For every person in the crammed bus, there was five more outside.

Those that were  outside had the option to wait for the return trip or catch a cab or public buses, if they had cash.

Eventually, every body did get home but for those in the bus it was at the expense of loss of personal space, sweaty and sticky bodies and an exotic mixture of body odors.

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Getting a hand from inside

While looking at images of that day,  it dawned on me how the mad scramble for the NCDC buses was so similar to the free education initiative in PNG.

Education is a big and important investment for any country because getting an education and training is how we build leadership for the future.

The free education initiative in PNG came at the back of the introduction of the Outcome Based Education (OBE). OBE had its own problems. Due to citizen campaign, OBE was eventually changed to Standard based Curriculum in 2015.

Since the free education initiative by the O’Neil Government, there has been a mad, mad rush for “free education”.

There was no preparation prior to rolling out the free education initiative hence, the number of teachers, and resources were not adjusted to address the increase in the number of students.

Stories abound of class numbers increasing from 20 to 50 and even 60 such that some students perch on whatever space they can find in the classroom.  Some students resort to sitting on the floor because the two-man desks  are occupied by four people.

Due to lack of space, some students learn under make-shift tents.

The current education system in PNG may seem fair for everyone, but without the necessary resources to cater for the increased numbers of students, only the aggressive are taking advantage of this system.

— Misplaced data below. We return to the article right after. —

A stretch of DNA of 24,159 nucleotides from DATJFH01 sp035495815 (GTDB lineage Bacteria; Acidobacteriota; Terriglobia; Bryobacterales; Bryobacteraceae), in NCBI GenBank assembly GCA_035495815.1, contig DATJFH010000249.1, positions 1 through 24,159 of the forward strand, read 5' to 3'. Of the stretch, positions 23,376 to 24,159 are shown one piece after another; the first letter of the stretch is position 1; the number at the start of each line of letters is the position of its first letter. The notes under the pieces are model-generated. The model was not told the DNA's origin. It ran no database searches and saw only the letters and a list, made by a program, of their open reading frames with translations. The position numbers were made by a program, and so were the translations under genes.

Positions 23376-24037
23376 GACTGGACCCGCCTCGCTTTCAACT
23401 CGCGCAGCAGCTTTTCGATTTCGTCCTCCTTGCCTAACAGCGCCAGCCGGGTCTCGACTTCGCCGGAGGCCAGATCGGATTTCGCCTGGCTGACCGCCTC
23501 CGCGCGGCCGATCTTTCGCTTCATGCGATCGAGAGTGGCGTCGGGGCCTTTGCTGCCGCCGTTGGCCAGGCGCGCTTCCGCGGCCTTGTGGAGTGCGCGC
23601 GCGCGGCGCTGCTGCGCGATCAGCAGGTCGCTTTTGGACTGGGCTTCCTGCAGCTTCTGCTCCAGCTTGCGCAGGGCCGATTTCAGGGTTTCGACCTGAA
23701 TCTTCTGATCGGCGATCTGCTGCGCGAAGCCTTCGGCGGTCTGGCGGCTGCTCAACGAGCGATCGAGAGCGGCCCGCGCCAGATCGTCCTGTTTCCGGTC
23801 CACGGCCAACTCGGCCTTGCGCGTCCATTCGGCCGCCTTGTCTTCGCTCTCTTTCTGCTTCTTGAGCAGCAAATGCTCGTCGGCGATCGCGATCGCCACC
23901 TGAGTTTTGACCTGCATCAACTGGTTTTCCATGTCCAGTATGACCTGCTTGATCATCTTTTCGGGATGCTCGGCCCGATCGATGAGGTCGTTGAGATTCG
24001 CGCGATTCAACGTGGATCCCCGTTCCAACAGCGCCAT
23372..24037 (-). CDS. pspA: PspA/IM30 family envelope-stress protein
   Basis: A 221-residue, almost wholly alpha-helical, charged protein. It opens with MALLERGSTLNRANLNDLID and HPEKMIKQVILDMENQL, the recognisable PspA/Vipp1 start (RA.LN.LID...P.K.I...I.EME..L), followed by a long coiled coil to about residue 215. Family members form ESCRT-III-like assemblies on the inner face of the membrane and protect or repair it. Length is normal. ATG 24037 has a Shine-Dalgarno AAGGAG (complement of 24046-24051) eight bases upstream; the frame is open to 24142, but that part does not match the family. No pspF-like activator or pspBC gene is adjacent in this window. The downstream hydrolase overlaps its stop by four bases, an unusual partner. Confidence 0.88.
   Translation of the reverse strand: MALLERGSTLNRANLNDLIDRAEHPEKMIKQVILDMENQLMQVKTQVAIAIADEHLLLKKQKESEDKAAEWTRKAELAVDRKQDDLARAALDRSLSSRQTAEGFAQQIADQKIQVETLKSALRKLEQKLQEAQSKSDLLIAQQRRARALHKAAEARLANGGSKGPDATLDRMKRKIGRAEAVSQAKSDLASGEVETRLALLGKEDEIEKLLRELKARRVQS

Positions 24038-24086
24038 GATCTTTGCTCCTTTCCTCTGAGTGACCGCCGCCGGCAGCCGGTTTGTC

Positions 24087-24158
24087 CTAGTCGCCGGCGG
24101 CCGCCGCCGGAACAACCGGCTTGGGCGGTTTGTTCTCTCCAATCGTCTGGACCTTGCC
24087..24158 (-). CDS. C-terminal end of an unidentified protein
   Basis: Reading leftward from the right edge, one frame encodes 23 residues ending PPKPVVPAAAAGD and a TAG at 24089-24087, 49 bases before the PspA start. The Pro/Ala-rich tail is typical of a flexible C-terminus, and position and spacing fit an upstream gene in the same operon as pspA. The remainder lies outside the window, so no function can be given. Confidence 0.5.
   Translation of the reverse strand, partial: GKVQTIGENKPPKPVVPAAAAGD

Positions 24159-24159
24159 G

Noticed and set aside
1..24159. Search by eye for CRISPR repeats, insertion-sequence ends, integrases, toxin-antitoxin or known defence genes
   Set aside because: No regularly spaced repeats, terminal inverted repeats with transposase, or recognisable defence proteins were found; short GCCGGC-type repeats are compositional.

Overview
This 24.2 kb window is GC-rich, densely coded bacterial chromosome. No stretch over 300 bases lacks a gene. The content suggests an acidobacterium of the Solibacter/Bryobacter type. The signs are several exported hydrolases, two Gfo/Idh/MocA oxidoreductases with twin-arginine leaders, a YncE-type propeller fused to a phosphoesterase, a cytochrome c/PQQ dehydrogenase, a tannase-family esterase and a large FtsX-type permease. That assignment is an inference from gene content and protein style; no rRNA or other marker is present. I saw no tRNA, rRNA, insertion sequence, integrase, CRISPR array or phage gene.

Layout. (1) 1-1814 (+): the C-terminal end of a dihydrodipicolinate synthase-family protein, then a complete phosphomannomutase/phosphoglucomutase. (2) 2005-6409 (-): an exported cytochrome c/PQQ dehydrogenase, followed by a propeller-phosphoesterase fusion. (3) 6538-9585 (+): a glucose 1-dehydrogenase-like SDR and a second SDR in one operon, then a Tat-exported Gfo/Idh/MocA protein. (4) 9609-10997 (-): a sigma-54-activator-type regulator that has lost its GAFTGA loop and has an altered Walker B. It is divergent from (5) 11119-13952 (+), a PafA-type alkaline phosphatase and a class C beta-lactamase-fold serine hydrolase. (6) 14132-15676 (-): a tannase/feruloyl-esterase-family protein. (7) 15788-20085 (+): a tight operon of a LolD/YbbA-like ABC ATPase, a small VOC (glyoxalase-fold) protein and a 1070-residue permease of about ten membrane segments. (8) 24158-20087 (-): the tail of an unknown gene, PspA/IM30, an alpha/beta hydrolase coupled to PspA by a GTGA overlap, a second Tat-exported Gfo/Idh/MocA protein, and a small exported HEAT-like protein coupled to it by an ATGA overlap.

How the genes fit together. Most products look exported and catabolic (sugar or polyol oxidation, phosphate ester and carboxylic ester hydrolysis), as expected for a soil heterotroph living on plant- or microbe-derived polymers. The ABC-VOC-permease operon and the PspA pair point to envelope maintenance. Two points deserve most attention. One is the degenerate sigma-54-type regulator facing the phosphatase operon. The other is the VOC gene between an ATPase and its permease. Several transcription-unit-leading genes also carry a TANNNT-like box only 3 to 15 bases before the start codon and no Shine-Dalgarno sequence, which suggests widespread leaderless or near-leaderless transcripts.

This environment has introduced a lot of corrupt practices. Because of an increased number of students but without good record systems, parents and guardians are paying bribes to get the names of their students into schools. People are also using tribal connections to push their own students into institution and this is hurting others who have the grades to go through but do not have the money and the connection.

We are setting up our society up for failure  when we  choose quantity over quality of students. Education resources are mostly based in the urban areas, Libraries, access to internet, and information. In this manner,  the rural students are automatically disadvantaged in the race to secure spaces for future education.

Urban students fare no more better than students from rural areas. Improvements in ICT has made technology a big time waster for young people. They are turning out to be a non-thinking generation. What kind of leaders are we breeding for the future?

The solution?  To provide a fair and great free bus service, the governor has to buy more big buses, train more drivers and build more better bus deports. Likewise, for a better future, our leaders must invest in more classrooms and teachers and education resources to satisfactorily train our future leaders and human resources.

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A mad scramble with no quality control.